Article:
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Understatement and Awe
By Jonathan Kalb

By Elevator Repair Service
The Public Theater
425 Lafayette St.
Box office: 212-539-8500


Gatz is a work of quiet and sustained brilliance--a surprisingly soulful feat of artistic understatement that happens to be seven hours long. It's also the most probing and resonant piece the experimental company Elevator Repair Service has done to date.

A nondescript office dogsbody, played by Scott Shepherd, arrives one morning at his manifestly dead-end job, can't get his computer booted, and picks up a well-thumbed paperback of F. Scott Fitzgerald's The Great Gatsby. He begins reading aloud, badly, gradually improves, and then slowly grows interested and skillfully animated. At some point impossible to pinpoint, this man's equally nondescript co-workers stop giving him funny looks and instead begin pitching in to help enact and narrate the story--which is to say, the whole story, including every one of its 47,000 words. These co-workers begin to take on specific qualities, but none ever ceases to be an office drone. Their enactments remain rough and unpretentious, their impersonations always approximate and incomplete, and that pervasive quality of DIY humility turns out to be crucial to the production's intense emotional punch.

On one level, Gatz is a tribute to the pleasure of reading--a blessedly unfashionable cause in this age of epidemic attention-deficit and mass isolation behind flickering screens. Yet countless earnest avant-gardists have tried and failed before to translate into stage terms their pleasure in reading nondramatic texts (usually difficult ones). ERS, impressively, has found a rare formula that works theatrically. The gambit of Gatz succeeds because of its amusing and interesting narrative technique (of which more in a moment) and also because of its choice of material. Gatsby is not a difficult book, so one can listen to it with relative ease. More important, its central theme is the dream of American self-invention, that perennial, optimistic conviction we New Worlders harbor that, with a little pluck and luck, we can do anything, become anything, because we're liberated from the shackles of rank and class-prejudice that doomed our European predecessors to gloom and stasis. Of course, Fitzgerald saw the holes in that notion, recognized the rigid lines of reinvented privilege and class that arose in the great new democracy. That's the main agon in his book, no less pertinent today than when it appeared in 1925.

ERS's key perception was that that agon, and the dream animating it, are still ferociously active in the American imagination. Millions of bored office workers still go to work every day in the info age certain they're better than what they do and fantasize about becoming self-made tycoons like Jay Gatsby, or elegant heiresses like Daisy Buchanan. It's the way Gatz exploits that living reality--the office-worker-as-dreamer turned office-worker-as-actor, with a gentle push--that makes it so touching. There's a huge lode of frustrated emotion beneath the office circumstance that the show cleverly taps. (And I might add that it was the absence of such a lode, due to the absence of such a clear correspondence between the fictional and real worlds, that made ERS's 2008 staging of Faulkner's The Sound and the Fury so much less powerful.)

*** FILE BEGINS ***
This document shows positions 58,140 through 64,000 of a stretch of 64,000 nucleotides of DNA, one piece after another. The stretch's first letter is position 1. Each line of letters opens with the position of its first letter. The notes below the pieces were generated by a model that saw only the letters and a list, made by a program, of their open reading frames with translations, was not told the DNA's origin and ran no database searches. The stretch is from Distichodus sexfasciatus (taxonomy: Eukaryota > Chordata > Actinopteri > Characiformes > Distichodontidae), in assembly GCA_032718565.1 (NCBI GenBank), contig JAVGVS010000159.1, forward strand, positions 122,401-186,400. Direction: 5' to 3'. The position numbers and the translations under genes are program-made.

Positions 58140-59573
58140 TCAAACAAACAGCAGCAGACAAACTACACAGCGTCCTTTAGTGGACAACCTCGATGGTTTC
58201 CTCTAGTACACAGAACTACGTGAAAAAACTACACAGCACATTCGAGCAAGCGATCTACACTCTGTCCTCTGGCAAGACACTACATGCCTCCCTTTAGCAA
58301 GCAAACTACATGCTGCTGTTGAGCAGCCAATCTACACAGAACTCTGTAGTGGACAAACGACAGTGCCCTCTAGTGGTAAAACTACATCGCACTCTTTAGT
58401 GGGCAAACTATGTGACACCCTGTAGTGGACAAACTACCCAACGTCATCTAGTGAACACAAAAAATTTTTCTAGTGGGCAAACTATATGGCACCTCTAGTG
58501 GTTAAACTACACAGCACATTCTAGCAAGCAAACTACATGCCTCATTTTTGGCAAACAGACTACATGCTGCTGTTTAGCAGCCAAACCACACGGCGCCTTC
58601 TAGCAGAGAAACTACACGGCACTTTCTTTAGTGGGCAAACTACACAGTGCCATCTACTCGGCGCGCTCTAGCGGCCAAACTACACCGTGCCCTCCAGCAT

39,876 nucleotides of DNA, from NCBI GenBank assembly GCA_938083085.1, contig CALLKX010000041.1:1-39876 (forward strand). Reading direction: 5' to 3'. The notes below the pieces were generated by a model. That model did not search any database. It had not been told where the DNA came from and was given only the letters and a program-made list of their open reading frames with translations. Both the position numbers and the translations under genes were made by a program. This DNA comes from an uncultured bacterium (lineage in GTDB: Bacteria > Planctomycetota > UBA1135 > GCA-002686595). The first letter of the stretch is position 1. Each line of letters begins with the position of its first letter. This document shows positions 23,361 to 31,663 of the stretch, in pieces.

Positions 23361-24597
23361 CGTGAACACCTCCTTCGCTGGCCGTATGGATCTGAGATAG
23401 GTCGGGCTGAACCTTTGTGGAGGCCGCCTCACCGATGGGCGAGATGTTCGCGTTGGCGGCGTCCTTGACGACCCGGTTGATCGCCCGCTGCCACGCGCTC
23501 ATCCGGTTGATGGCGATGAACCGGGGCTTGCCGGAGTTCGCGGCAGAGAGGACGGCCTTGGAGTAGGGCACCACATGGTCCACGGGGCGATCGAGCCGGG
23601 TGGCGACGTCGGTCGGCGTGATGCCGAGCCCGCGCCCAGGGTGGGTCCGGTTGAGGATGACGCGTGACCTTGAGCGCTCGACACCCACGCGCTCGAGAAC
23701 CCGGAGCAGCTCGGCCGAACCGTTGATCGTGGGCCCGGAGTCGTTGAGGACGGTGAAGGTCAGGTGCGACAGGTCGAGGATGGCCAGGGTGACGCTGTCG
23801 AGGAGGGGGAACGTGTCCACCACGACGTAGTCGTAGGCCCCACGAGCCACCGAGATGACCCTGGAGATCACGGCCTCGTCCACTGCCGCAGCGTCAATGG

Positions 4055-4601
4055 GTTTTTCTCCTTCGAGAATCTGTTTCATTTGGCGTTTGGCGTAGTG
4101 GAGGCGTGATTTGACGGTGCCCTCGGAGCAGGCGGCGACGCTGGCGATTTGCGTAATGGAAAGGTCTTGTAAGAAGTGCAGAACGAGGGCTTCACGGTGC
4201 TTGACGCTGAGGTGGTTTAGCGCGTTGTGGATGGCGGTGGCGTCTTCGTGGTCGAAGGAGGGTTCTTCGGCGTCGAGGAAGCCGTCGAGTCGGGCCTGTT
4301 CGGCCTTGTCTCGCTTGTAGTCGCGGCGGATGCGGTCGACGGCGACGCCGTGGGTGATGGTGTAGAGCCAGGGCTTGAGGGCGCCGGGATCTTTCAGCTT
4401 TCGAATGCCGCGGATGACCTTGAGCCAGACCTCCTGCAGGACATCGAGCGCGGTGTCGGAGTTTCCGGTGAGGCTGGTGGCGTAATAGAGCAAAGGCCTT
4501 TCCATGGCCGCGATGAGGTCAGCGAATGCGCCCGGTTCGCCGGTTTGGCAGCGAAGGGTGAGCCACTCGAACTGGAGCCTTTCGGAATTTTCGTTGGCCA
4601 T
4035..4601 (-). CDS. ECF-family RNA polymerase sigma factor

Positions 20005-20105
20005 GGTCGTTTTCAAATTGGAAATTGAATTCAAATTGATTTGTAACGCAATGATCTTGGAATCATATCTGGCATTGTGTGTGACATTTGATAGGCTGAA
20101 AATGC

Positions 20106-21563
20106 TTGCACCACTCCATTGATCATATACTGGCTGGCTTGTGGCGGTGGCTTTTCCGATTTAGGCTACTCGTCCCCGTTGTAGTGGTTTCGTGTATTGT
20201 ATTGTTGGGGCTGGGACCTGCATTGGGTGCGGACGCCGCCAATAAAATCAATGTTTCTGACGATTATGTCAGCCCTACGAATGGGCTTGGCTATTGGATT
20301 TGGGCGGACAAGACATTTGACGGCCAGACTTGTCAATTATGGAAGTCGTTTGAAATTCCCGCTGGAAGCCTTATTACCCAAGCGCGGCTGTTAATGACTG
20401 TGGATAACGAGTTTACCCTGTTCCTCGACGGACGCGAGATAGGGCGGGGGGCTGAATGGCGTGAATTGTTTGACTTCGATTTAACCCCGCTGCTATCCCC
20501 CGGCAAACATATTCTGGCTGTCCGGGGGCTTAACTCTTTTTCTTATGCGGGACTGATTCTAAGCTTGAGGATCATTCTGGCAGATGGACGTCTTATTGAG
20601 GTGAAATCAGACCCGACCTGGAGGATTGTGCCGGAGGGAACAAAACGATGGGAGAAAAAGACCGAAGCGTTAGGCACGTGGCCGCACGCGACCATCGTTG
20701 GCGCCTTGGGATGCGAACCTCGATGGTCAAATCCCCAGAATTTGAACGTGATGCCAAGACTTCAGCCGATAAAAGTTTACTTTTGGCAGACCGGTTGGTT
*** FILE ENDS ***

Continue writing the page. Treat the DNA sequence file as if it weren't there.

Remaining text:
Louisa Thompson's grimy and cluttered office set, conveniently supplied with a flexible sofa and a big hallway window upstage, is the ideal neutral screen for Gatz's play of projected fantasies and frustrations. With only tiny adjustments, accomplished in seconds by the actors, the space easily morphs in our minds into a mansion, a seedy apartment, a greasy garage, and much more, with the window providing splendidly droll fishbowl effects. The ERS cast members, moreover, command a similar swift and efficient transformative fluidity, because they too are marvelously neutral screens onto which we can freely project all the personalities and images suggested by Fitzgerald's seductively matter-of-fact words.

Interestingly, if the cast were any more exact or elaborate in their enactments, they would be ridiculous or dull. It's because they convince us that they are run-of-the-mill, distracted dreamers, like us, that they are moving. One New York reviewer expressed disappointment--incomprehensible to me--in the actor Jim Fletcher's portrayal of Gatsby. "Who, ultimately, could satisfyingly incarnate Gatsby, in any literal way?" said the critic. "Robert Redford sure couldn't in the 1974 film version." But that's exactly the point. In the theater, bless its humble soul, there can be other priorities than realistic incarnation, and for years Fletcher's usefulness to avant-garde theater groups like ERS, the New York City Players, and Forced Entertainment has been that he is an ideal cipher. Tall, bald, deep-voiced, slow-tongued, relentlessly deadpan, he projects enormous strength and vigor along with a hilariously strange and unflappable vagueness and centerlessless. Just like Gatsby.

Gatz is an extraordinary creation, not to be missed. Yes, it is long, but as with all exceptional works of marathon theater, its hours pass in exhilaration and awe.


Photos by Joan Marcus.


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